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U.S. Army spotlights innovative ZH2 vehicle

By Richard Tomkins
General Motor's ZH2 vehicle demonstrator, which uses hydrogen fuel cells to generate electrical power. U.S. Army TARDEC photo
General Motor's ZH2 vehicle demonstrator, which uses hydrogen fuel cells to generate electrical power. U.S. Army TARDEC photo

Jan. 27 (UPI) -- The U.S. Army is to field test a vehicle from General Motors that does not produce smoke, noise, odor or have a thermal signature.

The demonstrator vehicle is called the ZH2 -- basically a modified Chevy Colorado -- fitted with a hydrogen fuel cell and electric drive, which is still in the science and technology stage.

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The ZH2 was spotlighted Thursday at the 2017 Washington Auto Show in the District of Columbia by the Army's Tank Automotive Research, Development and Engineering Center, or TARDEC. The Army said electricity from stacked hydrogen fuel cells powers the vehicle. They do so through an electro-chemical reaction instead of an explosive combustion process.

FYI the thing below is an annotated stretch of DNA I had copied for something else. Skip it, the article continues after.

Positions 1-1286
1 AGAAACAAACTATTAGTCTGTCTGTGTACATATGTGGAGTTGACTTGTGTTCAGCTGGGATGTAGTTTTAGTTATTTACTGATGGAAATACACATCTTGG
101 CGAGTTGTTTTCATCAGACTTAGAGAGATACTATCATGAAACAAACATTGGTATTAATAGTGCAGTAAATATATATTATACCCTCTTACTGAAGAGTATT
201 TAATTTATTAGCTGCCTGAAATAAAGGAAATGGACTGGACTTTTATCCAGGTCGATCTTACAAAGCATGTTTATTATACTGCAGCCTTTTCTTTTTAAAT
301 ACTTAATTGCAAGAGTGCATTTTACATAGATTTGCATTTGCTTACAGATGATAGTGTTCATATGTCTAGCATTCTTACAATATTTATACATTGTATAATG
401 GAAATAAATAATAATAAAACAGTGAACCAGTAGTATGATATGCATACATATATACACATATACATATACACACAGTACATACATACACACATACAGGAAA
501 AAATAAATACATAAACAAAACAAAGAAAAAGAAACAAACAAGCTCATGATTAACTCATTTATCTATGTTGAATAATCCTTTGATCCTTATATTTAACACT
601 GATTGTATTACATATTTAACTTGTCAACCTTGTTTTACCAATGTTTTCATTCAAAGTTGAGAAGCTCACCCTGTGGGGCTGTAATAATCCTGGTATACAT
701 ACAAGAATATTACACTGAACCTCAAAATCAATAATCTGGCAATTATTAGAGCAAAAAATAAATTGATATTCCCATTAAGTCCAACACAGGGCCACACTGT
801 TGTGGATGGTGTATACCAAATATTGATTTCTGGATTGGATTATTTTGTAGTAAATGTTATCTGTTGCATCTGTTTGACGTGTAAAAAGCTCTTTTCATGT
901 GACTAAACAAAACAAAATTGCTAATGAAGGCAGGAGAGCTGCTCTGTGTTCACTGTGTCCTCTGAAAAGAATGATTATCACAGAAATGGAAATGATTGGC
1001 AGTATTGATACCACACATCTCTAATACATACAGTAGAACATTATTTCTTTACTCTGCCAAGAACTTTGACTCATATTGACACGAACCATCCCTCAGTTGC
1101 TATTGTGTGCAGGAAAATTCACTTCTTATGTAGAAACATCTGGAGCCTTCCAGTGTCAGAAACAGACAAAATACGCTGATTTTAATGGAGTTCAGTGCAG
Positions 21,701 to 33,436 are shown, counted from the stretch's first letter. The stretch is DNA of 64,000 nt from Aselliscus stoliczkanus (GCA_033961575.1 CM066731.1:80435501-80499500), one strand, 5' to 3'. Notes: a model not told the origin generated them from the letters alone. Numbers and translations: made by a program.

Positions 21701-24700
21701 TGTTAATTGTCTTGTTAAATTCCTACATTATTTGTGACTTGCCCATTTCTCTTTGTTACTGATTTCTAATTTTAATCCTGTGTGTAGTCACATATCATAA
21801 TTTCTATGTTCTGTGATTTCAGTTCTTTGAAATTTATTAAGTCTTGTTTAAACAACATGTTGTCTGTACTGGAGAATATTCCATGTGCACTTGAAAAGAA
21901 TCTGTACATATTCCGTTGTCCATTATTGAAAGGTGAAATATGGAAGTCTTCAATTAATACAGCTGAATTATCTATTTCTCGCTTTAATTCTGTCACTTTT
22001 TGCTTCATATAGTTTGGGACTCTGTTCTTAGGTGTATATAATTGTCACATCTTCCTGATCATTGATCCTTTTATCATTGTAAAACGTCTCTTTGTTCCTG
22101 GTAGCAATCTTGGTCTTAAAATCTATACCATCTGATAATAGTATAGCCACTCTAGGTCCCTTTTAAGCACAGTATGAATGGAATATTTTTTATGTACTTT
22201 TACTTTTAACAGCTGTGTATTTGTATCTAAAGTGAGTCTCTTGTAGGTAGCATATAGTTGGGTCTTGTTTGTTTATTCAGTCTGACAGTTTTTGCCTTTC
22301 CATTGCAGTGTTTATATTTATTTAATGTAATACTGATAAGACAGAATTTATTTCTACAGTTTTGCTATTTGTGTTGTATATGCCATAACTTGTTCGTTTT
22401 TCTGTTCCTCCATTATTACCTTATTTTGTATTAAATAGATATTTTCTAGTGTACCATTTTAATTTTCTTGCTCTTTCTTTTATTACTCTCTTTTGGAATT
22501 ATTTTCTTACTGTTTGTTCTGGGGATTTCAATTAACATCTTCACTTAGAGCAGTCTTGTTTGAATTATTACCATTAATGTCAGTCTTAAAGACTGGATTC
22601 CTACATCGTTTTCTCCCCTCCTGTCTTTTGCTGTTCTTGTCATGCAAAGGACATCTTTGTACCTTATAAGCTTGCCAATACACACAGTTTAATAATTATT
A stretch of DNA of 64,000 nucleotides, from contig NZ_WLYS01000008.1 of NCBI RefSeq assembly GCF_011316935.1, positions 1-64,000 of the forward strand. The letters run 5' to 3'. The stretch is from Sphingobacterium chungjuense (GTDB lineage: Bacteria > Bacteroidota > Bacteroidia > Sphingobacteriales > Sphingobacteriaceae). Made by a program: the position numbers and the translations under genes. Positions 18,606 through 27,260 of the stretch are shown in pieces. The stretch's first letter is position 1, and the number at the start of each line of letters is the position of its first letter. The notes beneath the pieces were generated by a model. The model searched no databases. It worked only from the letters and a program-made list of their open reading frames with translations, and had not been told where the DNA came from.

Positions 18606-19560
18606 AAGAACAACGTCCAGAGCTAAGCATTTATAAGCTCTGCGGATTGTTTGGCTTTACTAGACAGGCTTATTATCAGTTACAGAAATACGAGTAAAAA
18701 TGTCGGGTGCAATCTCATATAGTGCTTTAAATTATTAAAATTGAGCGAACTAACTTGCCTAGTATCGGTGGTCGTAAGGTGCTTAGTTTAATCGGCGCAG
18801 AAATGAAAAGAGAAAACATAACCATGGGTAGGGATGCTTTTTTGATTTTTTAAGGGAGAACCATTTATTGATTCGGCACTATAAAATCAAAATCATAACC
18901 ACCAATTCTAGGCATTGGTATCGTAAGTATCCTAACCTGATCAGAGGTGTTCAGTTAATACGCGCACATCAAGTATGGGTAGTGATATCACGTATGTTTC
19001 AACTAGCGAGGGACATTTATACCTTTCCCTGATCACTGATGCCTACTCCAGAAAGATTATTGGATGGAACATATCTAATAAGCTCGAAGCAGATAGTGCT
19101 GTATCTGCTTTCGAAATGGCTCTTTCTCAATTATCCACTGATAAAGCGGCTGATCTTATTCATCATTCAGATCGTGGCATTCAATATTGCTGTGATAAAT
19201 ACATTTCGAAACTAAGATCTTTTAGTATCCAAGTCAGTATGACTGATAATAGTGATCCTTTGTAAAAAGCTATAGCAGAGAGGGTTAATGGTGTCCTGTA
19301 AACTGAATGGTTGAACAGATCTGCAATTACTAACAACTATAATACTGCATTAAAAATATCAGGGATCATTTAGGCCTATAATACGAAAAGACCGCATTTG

Hydrogen, a component of water, can come from the grid or from renewable power sources such as wind or solar, the Army said. Another way to extract hydrogen is taking it from existing fuels like gasoline, propane, and natural gas.

The Army and GM are comparing the costs and benefits to each approach but haven't decided yet on which approach to follow.

The vehicle's fuel-cell stacks are composed of layers of plates and membranes coated with platinum, which convert hydrogen and air into usable electricity.

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The hydrogen fuel cell, in addition to powering the vehicle, can also produce two gallons per hour of potable water for soldiers and can generate 25 kilowatts of continuous power -- or 50 kW of peak power. The power generation is available through outlets in the trunk when the vehicle is stationary.

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